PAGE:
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Pope Paul VI

Pope Paul VI, Giovanni Battista Enrico Antonio Maria Montini (September 26, 1897 - August 6, 1978), Pope of the Roman Catholic Church (1963-1978), was born in Sarezzo[?], in northern Italy, of a family of the local nobles.

Table of contents

Early Career


Pope Paul VI
Giovanni Montini entered the seminary to train to become a catholic priest in 1916 and was ordained a priest in 1920. He studied at the Gregorian University, the University of Rome and the Accademia dei Nobili Ecclesiastici. His organisational skills led him to a career in the Curia, the papal civil service. In 1937 he was named Substitute for Ordinary Affairs under Cardinal Pacelli, the Secretary of State under Pope Pius XI. When Pacelli was elected Pope Pius XII Montini was confirmed in the position under the new Secretary of State. When in 1944 the Secretary of State died, the role was assumed directly by the pope, with Montini working directly under him.

Some of his work in the period remains shrouded in mystery, with claims and counter-claims, most notably concerning his involvement in the diplomatic activities of the Vatican during the conflict. For example, the Vatican's repeated contacts with Count Galeazzo Ciano, fascist Minister of Foreign affairs and son-in-law of Mussolini, remains an issue of some criticism. Montini, who worked as a diplomat, has been accused having obtained from the Fascists, at the beginning of the war, some promises of uncleared advantages for the Vatican, in exchange of its eventual support. However many other historians dispute this analysis. Those events, and the suspicion of secret treaties between the Vatican and Nazi Germany, was the subject of a 'historical drama' (Der Stellvertreter) by Rolf Hochhuth, in which the behaviour of Pope Pius XII and his Curia, which included Montini, was criticised. Montini however challenged both the factual accuracy and the interpretation placed on established facts, by Hochhuth.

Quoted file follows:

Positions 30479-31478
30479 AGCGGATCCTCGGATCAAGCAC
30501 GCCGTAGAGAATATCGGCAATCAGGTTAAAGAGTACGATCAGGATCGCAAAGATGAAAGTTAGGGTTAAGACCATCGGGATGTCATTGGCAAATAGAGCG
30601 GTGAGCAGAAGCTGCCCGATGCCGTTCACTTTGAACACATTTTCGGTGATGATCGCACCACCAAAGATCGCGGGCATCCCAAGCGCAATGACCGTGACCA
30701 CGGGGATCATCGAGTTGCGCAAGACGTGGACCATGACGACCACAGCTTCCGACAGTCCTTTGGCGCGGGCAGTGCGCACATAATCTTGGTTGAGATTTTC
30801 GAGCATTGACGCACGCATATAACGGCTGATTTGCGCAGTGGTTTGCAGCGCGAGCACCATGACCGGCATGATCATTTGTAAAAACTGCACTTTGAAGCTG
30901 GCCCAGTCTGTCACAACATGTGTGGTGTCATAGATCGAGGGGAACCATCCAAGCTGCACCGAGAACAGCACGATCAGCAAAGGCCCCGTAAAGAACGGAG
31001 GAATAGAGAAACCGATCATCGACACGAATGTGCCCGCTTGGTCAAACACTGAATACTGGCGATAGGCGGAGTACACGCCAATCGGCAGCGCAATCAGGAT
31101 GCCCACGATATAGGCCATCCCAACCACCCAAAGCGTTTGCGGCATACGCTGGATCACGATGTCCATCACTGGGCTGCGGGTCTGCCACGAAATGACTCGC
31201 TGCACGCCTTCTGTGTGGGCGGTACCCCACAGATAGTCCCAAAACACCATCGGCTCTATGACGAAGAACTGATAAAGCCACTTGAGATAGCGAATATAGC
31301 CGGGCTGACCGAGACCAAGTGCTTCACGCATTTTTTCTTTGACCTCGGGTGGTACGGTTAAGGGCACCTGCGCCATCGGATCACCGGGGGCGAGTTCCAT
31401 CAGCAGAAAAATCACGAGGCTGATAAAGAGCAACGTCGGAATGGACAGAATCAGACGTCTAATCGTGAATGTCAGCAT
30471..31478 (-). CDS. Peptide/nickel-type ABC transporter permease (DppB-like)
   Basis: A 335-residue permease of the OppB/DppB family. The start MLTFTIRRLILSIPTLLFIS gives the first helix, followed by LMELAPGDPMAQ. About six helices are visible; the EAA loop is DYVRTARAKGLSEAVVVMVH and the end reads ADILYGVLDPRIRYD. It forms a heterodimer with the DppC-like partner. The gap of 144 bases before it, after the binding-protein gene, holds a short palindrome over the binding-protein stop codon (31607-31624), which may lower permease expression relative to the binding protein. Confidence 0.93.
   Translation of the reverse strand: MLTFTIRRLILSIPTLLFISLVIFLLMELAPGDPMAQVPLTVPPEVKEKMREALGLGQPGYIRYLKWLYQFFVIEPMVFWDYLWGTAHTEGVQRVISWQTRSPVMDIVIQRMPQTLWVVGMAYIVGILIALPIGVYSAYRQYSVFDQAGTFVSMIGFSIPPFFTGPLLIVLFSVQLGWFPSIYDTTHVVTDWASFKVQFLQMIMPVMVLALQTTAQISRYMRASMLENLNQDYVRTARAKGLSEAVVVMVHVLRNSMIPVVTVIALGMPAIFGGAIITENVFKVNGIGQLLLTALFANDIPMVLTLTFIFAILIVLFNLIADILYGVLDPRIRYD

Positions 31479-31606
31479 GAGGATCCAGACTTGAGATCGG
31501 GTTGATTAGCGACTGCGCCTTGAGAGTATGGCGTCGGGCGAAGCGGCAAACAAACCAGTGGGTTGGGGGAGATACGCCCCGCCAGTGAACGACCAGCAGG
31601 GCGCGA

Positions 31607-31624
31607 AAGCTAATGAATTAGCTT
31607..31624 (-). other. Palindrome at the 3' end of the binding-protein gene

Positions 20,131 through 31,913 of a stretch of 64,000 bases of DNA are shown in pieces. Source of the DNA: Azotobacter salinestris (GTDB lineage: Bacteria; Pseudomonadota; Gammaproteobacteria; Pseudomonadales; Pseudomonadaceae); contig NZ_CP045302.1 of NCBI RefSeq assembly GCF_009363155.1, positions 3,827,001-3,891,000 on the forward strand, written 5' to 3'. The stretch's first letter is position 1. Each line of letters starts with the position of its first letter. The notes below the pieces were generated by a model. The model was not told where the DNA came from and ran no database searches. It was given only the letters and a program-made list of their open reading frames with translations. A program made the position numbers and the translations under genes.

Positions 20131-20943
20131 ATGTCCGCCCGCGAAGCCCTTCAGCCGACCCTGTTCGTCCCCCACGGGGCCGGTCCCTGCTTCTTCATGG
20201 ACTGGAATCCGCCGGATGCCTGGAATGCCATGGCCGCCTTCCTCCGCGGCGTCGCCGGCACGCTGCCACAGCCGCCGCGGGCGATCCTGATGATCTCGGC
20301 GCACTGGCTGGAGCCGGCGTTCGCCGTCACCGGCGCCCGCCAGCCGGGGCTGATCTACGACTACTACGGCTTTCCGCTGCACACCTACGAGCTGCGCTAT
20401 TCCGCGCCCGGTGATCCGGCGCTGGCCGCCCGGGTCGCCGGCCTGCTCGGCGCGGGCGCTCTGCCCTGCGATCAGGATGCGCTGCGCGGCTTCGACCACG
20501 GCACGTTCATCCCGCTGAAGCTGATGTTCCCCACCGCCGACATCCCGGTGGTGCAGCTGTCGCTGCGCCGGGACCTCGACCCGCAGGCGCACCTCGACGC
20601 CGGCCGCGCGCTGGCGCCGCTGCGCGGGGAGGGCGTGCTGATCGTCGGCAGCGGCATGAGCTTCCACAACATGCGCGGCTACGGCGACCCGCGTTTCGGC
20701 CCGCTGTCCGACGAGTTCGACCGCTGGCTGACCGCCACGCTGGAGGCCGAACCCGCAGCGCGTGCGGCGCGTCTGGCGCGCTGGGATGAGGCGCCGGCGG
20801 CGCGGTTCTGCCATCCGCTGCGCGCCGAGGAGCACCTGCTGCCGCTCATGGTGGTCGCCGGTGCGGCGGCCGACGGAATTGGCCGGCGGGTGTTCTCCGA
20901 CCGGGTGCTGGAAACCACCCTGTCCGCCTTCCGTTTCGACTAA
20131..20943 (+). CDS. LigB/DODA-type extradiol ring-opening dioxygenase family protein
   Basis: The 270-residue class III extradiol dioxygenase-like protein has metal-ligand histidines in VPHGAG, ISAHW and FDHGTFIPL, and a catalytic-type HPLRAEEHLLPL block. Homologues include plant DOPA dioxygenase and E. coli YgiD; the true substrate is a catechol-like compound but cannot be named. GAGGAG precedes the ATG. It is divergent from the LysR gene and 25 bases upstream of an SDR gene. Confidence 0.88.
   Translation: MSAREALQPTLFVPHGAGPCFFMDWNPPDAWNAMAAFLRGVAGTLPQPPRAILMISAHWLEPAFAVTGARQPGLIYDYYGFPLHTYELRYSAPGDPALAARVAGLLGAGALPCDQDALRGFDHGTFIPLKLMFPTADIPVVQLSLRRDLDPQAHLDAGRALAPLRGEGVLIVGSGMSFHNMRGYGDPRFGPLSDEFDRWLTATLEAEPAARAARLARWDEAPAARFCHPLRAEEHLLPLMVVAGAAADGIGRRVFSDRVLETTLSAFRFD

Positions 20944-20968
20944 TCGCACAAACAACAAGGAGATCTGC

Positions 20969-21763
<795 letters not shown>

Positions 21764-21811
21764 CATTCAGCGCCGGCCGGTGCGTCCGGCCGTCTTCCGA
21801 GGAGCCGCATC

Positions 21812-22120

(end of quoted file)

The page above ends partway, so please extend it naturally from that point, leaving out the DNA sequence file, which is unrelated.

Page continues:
The unique complexity of the war-time period saw Montini procure large sums of money to aid European Jews, while also alleged having been involved in enabling some leading Nazi officers to escape the collapse of the Third Reich. Formally a simple administrative employee of the Vatican government, but effectively the closest supporter of Pius XII, he has often been recognised as one of the most important political figures of the period. No official confirmation exists, but evidence indicates that he (along with Alcide De Gasperi[?]) attempted to set up a channel of communication between Crown Princess Maria José (daughter-in-law of the King of Italy and wife of the Prince of Piedmont, Umberto) and the United States, in order to find a separate peace for Italy with the United States; the Princess however wasn't able to meet Myron Taylor[?], a Roosevelt's special representative in Vatican, and no one knows if Montini was not able to organise this meeting or didn't want to.

Archbishop of Milan

Montini was eventually appointed in 1953 to the senior Italian church post of Archbishop of Milan. Traditionally such appointment would be followed by being made a cardinal at the next Consistory (when vacancies in the College of Cardinals[?] are filled). To the surprise of many, Montini never received the red hat (as the appointment to the cardinalate is often called) before Pope Pius's death in 1958, though what was not known was that at the Secret Consistory in 1952, Pope Pius revealed that Montini had declined the cardinalate. Though many viewed him as the person who would have succeeded Pius, Montini not being member of the College of Cardinals [1], Cardinal Angelo Roncalli was elected pope and assumed the name Pope John XXIII. Roncalli almost immediately raised Montini to the post of Cardinal Archbishop of Milan.

Pope


The Crowning of Pope Paul VI